Wespac: Shallow-Set Fishery Shrinks

posted in: April 2020, Fisheries | 0
A de-hooked loggerhead sea turtle about to be released. Credit: NOAA

Last year, the number of longline sets targeting swordfish hit a record low of 300, according to Russell Ito of the Pacific Islands Fisheries Science Center. Only 14 of the 150 longline vessels fishing around Hawai‘i last year were shallow-set vessels, he said, and even those later switched their gear to target bigeye tuna, which is what the rest of the fleet does.

One of the main reasons for such little interest in the swordfish fishery is the threat of closure due to interactions with endangered leatherback or loggerhead sea turtles. The fishery is currently limited by a court order to catch no more than 17 loggerheads or 26 leatherbacks in a given year. Within the first month of fishing this year, the shallow-set fleet hooked 12 loggerheads.

“Sea turtle interactions this year ramped up really quickly. I thought it was going to close early, but they’re still under the limit,” Ito said at the council’s March meeting. Even so, he added that there isn’t much interest in catching swordfish under the threat of a fishery closure. “No one wants to gear up and incur those expenses,” he said.

Instead, those former swordfish vessels have contributed to the increase in bigeye tuna fishing effort, which sets far more hooks in the water per set.

Eric Kingma of the Hawai‘i Longline Association said it costs between $10,000 and $15,000 to switch from shallow-set to deep-set gear and takes seven to ten days at the harbor to accomplish. “It is a substantial cost to go back and forth,” he said.

A new biological opinion and incidental take statement on the shallow-set fishery’s impacts on the turtles, issued by the National Marine Fisheries Service last year, proposes relaxing the fishery-wide cap on loggerheads, while restricting even further the allowable takes of leatherbacks. The agency also proposes new trip and vessel limits to restrict the activities of problematic vessels, rather than the entire fishery.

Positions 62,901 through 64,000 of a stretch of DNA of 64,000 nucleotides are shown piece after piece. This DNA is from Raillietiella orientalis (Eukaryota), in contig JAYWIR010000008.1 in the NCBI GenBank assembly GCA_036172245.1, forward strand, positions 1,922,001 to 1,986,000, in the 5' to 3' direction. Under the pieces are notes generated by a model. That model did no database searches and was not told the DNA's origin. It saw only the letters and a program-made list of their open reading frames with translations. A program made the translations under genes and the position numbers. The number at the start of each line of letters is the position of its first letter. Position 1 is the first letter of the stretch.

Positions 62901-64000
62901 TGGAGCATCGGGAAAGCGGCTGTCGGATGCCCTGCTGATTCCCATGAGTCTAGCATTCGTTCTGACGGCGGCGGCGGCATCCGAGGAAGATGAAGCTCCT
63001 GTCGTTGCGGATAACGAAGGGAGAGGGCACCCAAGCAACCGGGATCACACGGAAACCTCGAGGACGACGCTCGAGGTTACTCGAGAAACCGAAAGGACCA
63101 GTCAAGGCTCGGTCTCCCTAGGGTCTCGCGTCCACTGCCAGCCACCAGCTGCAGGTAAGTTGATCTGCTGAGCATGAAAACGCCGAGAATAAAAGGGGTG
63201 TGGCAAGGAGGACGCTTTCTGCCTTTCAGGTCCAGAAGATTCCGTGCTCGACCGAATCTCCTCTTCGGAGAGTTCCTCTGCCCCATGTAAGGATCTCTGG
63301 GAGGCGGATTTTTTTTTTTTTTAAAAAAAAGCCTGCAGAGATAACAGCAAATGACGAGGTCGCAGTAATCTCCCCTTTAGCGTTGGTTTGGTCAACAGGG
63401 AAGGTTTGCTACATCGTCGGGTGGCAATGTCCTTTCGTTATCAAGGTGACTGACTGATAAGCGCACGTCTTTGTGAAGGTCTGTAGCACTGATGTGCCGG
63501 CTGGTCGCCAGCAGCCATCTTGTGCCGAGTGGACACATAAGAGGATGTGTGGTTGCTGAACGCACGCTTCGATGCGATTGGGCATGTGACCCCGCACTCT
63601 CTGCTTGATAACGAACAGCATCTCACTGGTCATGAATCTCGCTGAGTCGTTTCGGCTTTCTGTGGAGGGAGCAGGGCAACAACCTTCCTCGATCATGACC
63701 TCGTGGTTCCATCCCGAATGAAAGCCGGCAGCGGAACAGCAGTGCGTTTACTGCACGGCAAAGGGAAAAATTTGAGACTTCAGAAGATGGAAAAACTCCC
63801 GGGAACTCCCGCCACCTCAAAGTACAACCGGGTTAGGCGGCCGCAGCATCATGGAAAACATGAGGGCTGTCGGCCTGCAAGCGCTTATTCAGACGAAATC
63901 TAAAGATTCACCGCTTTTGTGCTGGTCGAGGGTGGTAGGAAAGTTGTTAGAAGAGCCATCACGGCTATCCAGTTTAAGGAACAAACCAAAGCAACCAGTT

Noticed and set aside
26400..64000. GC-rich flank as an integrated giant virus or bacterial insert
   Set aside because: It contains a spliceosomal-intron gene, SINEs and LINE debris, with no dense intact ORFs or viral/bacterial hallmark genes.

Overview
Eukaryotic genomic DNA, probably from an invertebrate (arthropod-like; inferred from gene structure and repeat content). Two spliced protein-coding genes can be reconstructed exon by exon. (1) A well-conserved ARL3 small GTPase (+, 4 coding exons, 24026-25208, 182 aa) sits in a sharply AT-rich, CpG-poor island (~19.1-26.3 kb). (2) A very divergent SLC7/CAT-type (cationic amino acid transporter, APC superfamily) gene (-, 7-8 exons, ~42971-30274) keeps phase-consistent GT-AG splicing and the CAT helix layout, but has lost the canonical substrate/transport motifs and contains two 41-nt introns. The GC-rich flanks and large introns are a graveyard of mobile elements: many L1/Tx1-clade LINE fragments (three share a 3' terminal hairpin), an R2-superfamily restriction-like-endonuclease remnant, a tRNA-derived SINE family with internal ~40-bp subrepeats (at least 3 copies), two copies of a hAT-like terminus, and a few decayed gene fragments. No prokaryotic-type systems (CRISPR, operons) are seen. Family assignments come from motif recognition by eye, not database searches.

The council and fishery representatives have chafed at the proposed new measures, pointing to the service’s own scientists, who have determined that the fishery has a negligible impact on the survival of either species.

However, those same scientists have pointed out that the turtles face a gantlet of gill-net and foreign fisheries, threats to nesting beaches, and feminization due to rising temperatures, which could ultimately lead turtle populations to crash.

“There are many things we have to consider,” NMFS Pacific Islands Regional Office administrator Mike Tosatto told the council. He did, however, assure the council that his agency would consider the modeling results on the impact Hawai‘i longline fisheries have on the turtles in its upcoming biological opinion for the deep-set longline fishery.

The council voted later to direct its staff to work with NMFS on obtaining publicly available data on sea turtle interaction rates in foreign fisheries operating in areas overlapping loggerhead and leatherback distributions, and to provide the Scientific and Statistical Committee (SSC) with a presentation on that work at the next council meeting in June.

It also recommended that NMFS include a social scientist and an industry representative on its working group regarding turtle protection measures (known as reasonable and prudent measures) for the shallow-set fishery. The council’s SSC determined last month that the measures NMFS has proposed are not reasonable.

Teresa Dawson

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